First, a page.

Here are a few pictures of me doing some devilstick tricks at some of the performances our club has done.
I have found the devilstick to be the one juggling prop where most of my creativity comes out. I have come up with numerous tricks that are either in progress or on the back burner to try. Most of the tricks I have come up with seem to stem from variations of tricks I have already learned. Whether they are juggling tricks, contact juggling tricks or any other type of tricks, I try to see if there might be some way to incorporate a move into a devilstick trick. One example of this is when I started working on mills mess with the devilstick. I got the idea from doing mills mess with three balls (no claim with coming up with the trick, just that I thought of the idea before I had ever seen it done), then incorporated the same moves into a devilstick trick.
Some tricks I have come up with are ideas that didn't seem to pan out. And in the process of trying the trick, a new trick came out of it. Or sometimes I'll try to break out of a paradigm that I might be in. One such instance was when I decided to start holding the handsticks in the middle for some tricks, rather than at the ends. I first started trying this when I read in Chris Dore's book Mastering Devilstick - part one about trying the saw with your knuckles down. Now I have both sides of the handstick to use in tricks. That's when I came up with tricks like the Egyptian Buzzsaw, the Figure 8, and the Butterfly.
Another great way to get some inspiration for creativity is to watch other jugglers. They don't necessarily have to be jugglers who do devilsticking, but they have to be creative and use the props and body motions in different and unique ways. I have been going through the IJA Convention videos, along with some other videos of jugglers, and there is alot of cool stuff on them. So far, of all the artists that I have seen, the two people who impress and inspire me the most are Michael Moschen and Michael Menes. These guys are fantastic! I can watch their routines over and over without ever getting bored (there's not many routines that I can say this about).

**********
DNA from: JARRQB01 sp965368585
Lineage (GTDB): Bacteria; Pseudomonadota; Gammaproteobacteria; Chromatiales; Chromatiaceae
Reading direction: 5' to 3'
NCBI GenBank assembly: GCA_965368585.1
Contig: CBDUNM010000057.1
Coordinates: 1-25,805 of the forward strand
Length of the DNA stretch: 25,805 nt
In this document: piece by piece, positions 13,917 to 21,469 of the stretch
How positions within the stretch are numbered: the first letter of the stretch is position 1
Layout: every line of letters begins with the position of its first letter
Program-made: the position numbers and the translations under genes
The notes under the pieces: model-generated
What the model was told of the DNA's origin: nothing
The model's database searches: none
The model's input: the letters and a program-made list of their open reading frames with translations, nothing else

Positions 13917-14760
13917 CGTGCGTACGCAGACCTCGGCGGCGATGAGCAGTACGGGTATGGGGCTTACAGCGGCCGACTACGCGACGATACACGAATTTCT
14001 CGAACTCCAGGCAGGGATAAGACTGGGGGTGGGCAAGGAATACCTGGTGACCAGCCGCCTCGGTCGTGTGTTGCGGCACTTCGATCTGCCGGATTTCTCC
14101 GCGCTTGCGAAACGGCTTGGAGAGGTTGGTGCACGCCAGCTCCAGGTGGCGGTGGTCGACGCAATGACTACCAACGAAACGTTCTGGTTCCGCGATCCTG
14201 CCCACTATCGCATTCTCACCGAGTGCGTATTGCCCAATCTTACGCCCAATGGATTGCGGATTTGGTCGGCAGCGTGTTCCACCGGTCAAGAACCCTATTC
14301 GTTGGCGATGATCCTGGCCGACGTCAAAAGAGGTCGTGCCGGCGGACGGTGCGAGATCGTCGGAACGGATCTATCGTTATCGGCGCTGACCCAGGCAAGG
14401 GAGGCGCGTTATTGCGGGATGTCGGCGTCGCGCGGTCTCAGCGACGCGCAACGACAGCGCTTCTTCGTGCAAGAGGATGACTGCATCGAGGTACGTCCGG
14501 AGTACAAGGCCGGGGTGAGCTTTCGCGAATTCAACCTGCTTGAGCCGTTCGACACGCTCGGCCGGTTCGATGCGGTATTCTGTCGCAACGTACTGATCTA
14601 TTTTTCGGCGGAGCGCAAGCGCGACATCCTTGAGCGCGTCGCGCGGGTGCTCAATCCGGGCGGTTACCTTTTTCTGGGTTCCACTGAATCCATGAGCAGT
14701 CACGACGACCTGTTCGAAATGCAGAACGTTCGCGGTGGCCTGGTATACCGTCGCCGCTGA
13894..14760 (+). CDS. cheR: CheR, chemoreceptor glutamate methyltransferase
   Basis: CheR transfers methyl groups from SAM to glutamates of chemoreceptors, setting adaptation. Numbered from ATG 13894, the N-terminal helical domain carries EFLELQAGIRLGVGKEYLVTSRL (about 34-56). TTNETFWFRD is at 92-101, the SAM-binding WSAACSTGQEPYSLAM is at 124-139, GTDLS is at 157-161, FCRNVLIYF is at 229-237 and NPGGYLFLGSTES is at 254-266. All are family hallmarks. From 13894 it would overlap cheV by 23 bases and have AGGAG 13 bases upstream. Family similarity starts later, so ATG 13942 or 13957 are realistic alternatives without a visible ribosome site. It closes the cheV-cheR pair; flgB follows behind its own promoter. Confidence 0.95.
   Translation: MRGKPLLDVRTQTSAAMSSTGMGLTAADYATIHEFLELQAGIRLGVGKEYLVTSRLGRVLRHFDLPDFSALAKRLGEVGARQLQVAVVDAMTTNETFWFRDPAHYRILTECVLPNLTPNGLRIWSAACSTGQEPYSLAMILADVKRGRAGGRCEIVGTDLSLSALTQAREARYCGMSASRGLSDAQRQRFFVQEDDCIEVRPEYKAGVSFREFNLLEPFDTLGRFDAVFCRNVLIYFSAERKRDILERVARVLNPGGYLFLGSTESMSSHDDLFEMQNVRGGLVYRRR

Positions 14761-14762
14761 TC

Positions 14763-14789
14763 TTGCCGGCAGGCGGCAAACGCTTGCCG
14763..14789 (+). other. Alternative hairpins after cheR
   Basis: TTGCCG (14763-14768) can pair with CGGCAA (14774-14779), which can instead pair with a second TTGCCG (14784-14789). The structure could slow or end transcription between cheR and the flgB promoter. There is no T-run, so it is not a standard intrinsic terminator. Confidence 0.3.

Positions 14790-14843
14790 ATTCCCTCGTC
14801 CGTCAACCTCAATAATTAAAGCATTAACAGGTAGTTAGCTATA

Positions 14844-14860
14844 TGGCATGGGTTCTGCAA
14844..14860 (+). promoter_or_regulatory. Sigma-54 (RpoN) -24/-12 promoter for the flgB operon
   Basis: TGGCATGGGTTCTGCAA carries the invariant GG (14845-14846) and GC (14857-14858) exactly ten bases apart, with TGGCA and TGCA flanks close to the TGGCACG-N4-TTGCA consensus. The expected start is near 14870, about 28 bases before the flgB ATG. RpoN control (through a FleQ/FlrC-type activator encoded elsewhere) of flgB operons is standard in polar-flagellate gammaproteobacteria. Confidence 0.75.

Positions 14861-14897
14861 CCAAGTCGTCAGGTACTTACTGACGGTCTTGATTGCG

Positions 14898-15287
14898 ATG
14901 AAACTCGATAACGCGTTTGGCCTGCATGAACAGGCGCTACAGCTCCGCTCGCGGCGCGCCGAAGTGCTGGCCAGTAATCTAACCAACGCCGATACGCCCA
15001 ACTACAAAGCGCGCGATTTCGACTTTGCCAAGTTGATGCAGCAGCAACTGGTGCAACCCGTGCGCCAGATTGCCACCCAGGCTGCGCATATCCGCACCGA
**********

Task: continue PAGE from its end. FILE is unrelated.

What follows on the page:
I also like listening to music when I practice. I will usually put on a style of music that tries to fit my mood and what I am working on. Which is usually something like Joe Satriani, King's X, Extreme, or something in that vein. Music definately loosens me up and I can really get into what I am working on. Once I have warmed up and am practicing with some music I sometimes get to a point where I can come up with new tricks. This is more out of relaxing and freeing my mind of the daily grind. This is when I start seeing new tricks or seeing extensions of tricks that I am already practicing on.
There hasn't been much in the way of reading that has really inspired creativity in me. I would be interested if any of you have found some things you have read to be inspiring in this fashion. I did like the Steven Ragatz piece in the JIS about creativity. I have read it a couple of times and there is some very good stuff in there.
I created this page for my benefit as well as people trying to learn new tricks. Too many times I would stop working on a certain trick and then soon forget it. Then a year or so later somebody shows me a trick and I hit myself on the head because I used to do the trick but had forgotten about it. So it contains a list of some of the tricks I know and am practicing, as well as tricks other people have contributed. Hopefully I will be able to get most of the tricks I know on here.
Here is my page dedicated to the art of devilsticking. If you see any corrections, additions, or a trick just doesn't make sense, by all means email me so I can make things more clear. Have fun and enjoy!
Check out Devilstick.org
If you have a trick or other information that you want added to these pages then email me and I will be sure to credit you for the information.